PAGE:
So, the Olympics is over again. More smiles on the podium, and hundreds of young sailors who can move on with their lives with ‘Competed in the Rio Olympics for my country’s team’ on their CVs yet who confidently could say they had no hope at a medal from the start. This isn’t to slag them off – over 9000 people competed in the Games this year and only a very few made the news with a medal round their necks.
For the relatively few medals Team GB got this year, did you know that Team GB has competed in 42 medal races out of the last 43 in Olympic sailing? That means 42 teams have had a shot at a medal. That puts the Team GB elite sailing development programme among the very best in the world.
Let’s look at what Team GB do right and compare them with Team USA who should be dominant given that they (rather routinely) come top of the Olympic Medals table across the board.
UK water sports are just as unregulated as the US. Perhaps more so – US states demand that many boaters have some qualifications to ensure that they get home safely and don’t damage anyone else as they do so. The UK doesn’t even have that.
The UK has the Royal Yachting Association, a single sail training programme that can take you from a wobbly landlubber to almost any level of sailing qualification you desire.
Want to be the next trans oceanic explorer or Volvo Ocean star? You’d start in much the same way as your ordinary Joe who fancies pottering about in their family yacht. You’d start with a Competent Crew course and get some experience before doing a Day Skipper course. Most people don’t get beyond that.
How about dinghies? You could do a RYA Dinghy level 1 and level 2 and go from there. You even have a choice of developing your skills toward dinghy day sailing if you aren’t extremely competitive and can go from there to the Day Skipper and beyond.
For the racing snake you can develop your racing through the RYA intermediates and into the Sail Racing skills. There you’ll be among the very best, and can compete as far as your skills on the water will let you.
If you’re young, you can join the RYA Zone or Junior development programmes and follow the UK’s elite sports mantra of ‘start them young’. If you’re good enough to get in to the Youth Squad in your mid to late teens – and stick with it through the highs and lows – there’s a very good chance you could be in contention for the national squad one day…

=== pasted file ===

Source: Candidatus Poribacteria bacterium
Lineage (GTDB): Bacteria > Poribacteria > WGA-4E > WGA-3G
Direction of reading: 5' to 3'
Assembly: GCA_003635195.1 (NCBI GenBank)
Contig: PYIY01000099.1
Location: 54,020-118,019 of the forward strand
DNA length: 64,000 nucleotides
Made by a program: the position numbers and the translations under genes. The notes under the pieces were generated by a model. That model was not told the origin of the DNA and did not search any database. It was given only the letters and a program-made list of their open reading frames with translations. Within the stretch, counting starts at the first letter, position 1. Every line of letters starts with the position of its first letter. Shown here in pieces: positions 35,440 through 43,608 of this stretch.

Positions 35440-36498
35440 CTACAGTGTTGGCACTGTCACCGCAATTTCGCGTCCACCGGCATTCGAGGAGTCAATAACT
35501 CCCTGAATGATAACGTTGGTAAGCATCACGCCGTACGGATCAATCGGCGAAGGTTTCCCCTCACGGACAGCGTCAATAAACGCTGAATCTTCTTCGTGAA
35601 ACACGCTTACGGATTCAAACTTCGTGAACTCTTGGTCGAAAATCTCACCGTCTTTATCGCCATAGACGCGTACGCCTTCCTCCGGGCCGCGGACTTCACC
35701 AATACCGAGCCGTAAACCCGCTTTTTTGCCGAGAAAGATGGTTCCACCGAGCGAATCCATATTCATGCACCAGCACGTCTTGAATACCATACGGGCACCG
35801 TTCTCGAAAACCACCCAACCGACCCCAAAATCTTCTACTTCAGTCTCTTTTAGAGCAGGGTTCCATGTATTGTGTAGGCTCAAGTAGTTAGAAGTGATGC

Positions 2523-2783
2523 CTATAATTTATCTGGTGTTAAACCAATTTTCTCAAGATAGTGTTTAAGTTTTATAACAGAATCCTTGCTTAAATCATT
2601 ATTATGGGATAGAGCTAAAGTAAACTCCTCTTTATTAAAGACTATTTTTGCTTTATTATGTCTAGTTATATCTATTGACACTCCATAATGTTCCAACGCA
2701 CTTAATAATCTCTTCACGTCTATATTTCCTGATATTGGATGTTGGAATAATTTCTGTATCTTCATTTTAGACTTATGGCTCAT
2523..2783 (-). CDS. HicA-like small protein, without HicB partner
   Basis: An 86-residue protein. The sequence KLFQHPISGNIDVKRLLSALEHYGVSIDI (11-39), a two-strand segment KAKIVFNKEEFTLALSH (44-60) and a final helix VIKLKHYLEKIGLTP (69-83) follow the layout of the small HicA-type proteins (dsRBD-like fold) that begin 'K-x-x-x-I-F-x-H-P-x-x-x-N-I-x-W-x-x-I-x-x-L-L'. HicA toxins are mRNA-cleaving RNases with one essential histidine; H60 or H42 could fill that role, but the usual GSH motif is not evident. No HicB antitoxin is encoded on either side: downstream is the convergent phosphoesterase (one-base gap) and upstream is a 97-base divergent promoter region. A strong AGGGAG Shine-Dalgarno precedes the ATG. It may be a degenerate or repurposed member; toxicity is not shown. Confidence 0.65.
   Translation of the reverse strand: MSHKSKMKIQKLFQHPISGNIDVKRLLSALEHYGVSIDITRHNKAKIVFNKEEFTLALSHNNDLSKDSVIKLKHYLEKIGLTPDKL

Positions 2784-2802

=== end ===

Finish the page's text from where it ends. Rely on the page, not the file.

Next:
There is government money in these programmes from the very start. The UK government knows that to keep its public happy it needs good sport results (not unlike the Coliseums in the Roman Empire some may say!) so there is money there even for the very young. Speaking to Team USA competitors in 2012 they told me they really envied Team GB for this fact!
One of the weaknesses of the US sail training system is that there really isn’t much of an opportunity to do a national sail training programme when very young. Yes, there is the ASA yacht sailing scheme but virtually nothing for dinghy sailing.
If you’re competitive you can join the International Sailing Federation (ISAF) sailing circuit – another way in for Team GB hopefuls – but there is no centralised programme for any old idiot to have a go at sailing beyond their local sailing clubs.
The US college sports programme is known the world over for their brilliant output into elite sport. For relatively unskilled disciplines such as athletics you can train and compete at school, but again unless you are at an elite school with its own sailing dinghy fleet, you won’t have the years of competitive experience that your fellows in Team GB will have.
Team USA got a name sponsor in 2012. Sperry Topsider sponsor the team with private money, adding to government grants in place already. They have lately developed their Youth Development Programme as a feed in towards getting into the national team. The problem is that this is very exclusive. You need a rich Daddy to get you into the club, get you trained and then drive you all over the lower 48 and beyond in order to allow you to compete among the best – and hopefully be noticed.
To my understanding Team Australia and Team New Zealand have similar schemes.
If your son or daughter is around 7-8 years old and really enjoys competition then the time may be right to encourage them toward an Olympic career in the UK.
Don’t get me wrong – sailing isn’t cheap enough for someone on the minimum wage to get their kids sailing at that level! But if you’re lower middle class you’ve a far higher chance at getting your bundle of joy into elite sailing than if they were from the USA.
The RYA is looking for talent from a very early age indeed…